Dissatisfaction with lithium-ion battery technology is gaining traction among the industry, with the issues of safety, energy density and cost cited as significant factors.
The concerns were raised during a panel discussion at the Battery and Energy Storage conference in Birmingham, UK, last week.
Matt Welch, who chaired the panel, said one of the topics that had been brought up during the two day conference was the dissatisfaction with lithium-ion.
He said: “When it comes to looking at European initiatives to build lithium-ion does it really make sense?
“A lot of people see it as the future but obviously we have different thoughts on where to go with that.”
Panellist David Brown, CEO of Broadbit Batteries, said it didn’t make sense for Europe to commit itself to lithium-ion because Asia had been making lithium-ion batteries for 30 years and knew much better how to do it than we do here in the west.
“The best we can do is to copy the technology by bringing people over from Asia. I think Europe has to look to the next thing. Europe has to have a lead to compete. Being a follower is not the place for Europe.”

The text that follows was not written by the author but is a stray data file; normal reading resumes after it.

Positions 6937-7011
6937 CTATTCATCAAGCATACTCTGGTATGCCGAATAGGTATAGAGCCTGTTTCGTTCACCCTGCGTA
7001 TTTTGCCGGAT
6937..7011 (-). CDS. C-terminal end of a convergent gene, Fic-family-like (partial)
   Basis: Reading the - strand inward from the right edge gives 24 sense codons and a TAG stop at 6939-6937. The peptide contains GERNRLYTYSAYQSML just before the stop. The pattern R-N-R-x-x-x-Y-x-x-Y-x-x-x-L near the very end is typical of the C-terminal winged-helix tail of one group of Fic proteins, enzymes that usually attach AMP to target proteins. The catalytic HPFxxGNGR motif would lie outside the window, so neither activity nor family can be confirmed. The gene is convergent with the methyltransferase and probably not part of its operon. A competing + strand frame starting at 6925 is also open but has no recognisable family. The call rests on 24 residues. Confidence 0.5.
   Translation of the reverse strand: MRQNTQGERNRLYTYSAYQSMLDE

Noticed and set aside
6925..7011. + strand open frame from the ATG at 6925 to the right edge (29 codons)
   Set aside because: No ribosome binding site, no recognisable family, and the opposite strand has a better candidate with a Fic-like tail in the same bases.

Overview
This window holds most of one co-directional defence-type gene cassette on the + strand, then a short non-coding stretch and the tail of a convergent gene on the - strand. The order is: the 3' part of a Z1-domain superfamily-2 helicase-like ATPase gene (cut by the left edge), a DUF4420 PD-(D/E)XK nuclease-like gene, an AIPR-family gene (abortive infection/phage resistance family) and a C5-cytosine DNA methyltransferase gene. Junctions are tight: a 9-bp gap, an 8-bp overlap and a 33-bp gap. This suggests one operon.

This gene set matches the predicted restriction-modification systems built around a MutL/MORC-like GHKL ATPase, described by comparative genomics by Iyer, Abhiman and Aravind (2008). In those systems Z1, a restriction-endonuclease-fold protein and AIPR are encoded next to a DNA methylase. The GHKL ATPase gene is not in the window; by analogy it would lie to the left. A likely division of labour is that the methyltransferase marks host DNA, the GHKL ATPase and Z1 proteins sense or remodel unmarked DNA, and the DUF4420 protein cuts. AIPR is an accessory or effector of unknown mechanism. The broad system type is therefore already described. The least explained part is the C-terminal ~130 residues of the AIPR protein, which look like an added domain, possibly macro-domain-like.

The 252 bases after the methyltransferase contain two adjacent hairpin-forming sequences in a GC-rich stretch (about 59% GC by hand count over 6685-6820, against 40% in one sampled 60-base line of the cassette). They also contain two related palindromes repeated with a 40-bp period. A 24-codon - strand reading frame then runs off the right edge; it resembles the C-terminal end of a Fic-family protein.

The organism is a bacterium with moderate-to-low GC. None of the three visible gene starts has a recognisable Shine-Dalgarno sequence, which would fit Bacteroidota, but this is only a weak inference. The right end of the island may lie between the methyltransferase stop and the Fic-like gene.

Europe is committed to building lithium-ion gigafactories as part of the drive towards net zero carbon emissions by 2030, and this will continue as demand for electric vehicles batteries grows.
European firm Northvolt, which is working to establish a 1GWh facility, has recruited 30 people from Korea and Japan to make batteries, according to Brown.
A number of Asian firms have already built or announced plans for gigafactories in Europe. They include: Chinese firms CATL (14GWh) and Svolt Energy Technology (20GWh); South Korean firms Samsung SDI (2.5GWh), LG Chem (4GWh)and SK Innovation (7.5GWh).